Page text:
On June 29, 2022, the EPA released the finalized version of the Asbestos Risk Evaluation Part 2. Part 2 of the asbestos risk evaluation has been in the works since the EPA first released the Toxic Substance Control Act in 2016.

A broader version of Part 2 is planned for 2024, but the current version has some major changes with regard to Part 1. The new risk evaluation focuses on assessing all types of asbestos, taking a closer look at legacy asbestos issues, and future revisions (including evaluating asbestos-contaminated talc & other materials).

EPA Examining ALL Asbestos Types

Part 2 of the Asbestos Risk Evaluation explicitly states that all types of asbestos will now be examined for potential health risks. This differs from Part 1, which only dealt with objects containing chrysotile asbestos.

The EPA mentions 6 types of asbestos that will be examined going forward (in addition to chrysotile asbestos):

  • Actinolite
  • Amosite
  • Anthophyllite
  • Crocidolite
  • Libby Amphibole
  • Tremolite

Libby amphibole has minor chemical property  differences from Tremolite asbestos, and has had a huge negative impact on Libby and Troy, Montana, which is the site of a WR Grace mine that produced vermiculite attic insulation that was contaminated with this Tremolite variant. Libby is the largest asbestos Superfund clean-up in history.

These types of asbestos are no longer imported for commercial use in the United States but still pose risks due to their presence in older buildings and materials. This leads to the biggest part of the EPA Asbestos Risk Evaluation Part 2: legacy examinations.

Legacy Asbestos Examinations

While most types of asbestos are no longer imported or produced, a lot of legacy asbestos materials exist in buildings and other sites across the US. The EPA is ramping up examinations and restrictions on legacy asbestos with the release of Part 2.

The EPA didn’t go thoroughly examine legacy asbestos and potential health risks due to exposure in Part 1. Part 2 of the Asbestos Risk Evaluation specifically mentions evaluating asbestos risks related to:

  • Exposure to the general population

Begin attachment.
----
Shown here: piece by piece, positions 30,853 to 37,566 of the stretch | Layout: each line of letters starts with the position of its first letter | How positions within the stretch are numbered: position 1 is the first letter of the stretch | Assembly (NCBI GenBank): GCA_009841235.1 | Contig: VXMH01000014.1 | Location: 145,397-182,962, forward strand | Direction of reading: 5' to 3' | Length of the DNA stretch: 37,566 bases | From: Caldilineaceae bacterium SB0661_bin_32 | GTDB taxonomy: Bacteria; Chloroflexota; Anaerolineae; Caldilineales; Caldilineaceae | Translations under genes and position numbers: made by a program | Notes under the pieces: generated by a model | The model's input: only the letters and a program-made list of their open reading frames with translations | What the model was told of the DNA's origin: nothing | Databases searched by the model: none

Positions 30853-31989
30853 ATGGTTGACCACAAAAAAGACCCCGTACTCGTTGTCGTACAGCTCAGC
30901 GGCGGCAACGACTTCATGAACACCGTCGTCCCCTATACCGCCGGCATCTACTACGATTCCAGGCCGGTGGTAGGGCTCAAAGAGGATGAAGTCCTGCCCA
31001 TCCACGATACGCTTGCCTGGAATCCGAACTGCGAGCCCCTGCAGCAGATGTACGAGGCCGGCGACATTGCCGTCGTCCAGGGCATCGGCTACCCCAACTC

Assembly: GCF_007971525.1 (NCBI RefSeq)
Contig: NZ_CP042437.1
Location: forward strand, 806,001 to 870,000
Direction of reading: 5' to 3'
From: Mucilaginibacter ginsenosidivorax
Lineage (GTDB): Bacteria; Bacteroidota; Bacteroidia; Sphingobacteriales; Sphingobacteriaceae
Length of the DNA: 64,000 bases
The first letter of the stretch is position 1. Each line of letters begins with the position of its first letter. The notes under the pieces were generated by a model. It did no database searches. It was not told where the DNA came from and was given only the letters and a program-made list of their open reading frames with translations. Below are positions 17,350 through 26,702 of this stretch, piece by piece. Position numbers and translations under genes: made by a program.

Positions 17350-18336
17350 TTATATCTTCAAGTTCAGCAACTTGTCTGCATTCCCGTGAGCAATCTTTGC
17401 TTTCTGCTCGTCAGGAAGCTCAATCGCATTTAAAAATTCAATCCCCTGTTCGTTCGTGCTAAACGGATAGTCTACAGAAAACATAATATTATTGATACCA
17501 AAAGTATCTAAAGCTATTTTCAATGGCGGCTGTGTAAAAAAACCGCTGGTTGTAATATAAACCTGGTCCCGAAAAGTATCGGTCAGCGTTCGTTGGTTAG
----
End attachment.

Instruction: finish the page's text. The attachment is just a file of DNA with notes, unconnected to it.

• Environmental risks
  • Exposure to consumers
  • Occupational exposure (employees, contractors, & bystanders)

The EPA also announced that it will not assume personal protective equipment will be properly used during evaluations. Asbestos evaluations according to Part 2 will assess personal protective equipment standards according to OSHA regulations.

The revised version of the Asbestos Risk Evaluation Part 2 (coming in 2024) will specifically mention risk-averse materials & situations regarding asbestos exposure.

Examining Asbestos-Contaminated Talc

A relatively new term, Naturally Occurring Asbestos (NOA) addresses products in which asbestos was not added in the manufacturing process, but is present in small amounts naturally in the mineral formation such as  talc, as it is in vermiculite described above. Other minerals that contain NOA are taconite (iron ore) and some sand deposits, hence the warning on many floor tile products which contain the warning “May Contain Asbestos” due to low amounts of asbestos contaminated sand in the tile.

Commercial & industrial talc and products using talc as an ingredient have come under fire recently for being a potential source of asbestos exposure. Beauty aids and baby products are examples of product categories with a lot of talc-based products.

Recently, Johnson & Johnson was hit with tens of thousands of lawsuits due to asbestos being found in J&J Baby Powder (a talc-based powder). Public outcry led to increased media exposure, which has affected Part 2. The coming final assessments of Part 2 in 2024 will focus primarily on risk evaluation and legacy asbestos (including recycled asbestos being used in machinery that produces certain products & materials).

Illinois Environmental Contractors Association Resources

For more information on finding a local contractor to assist with asbestos information, remediation, or removal check the resources below:


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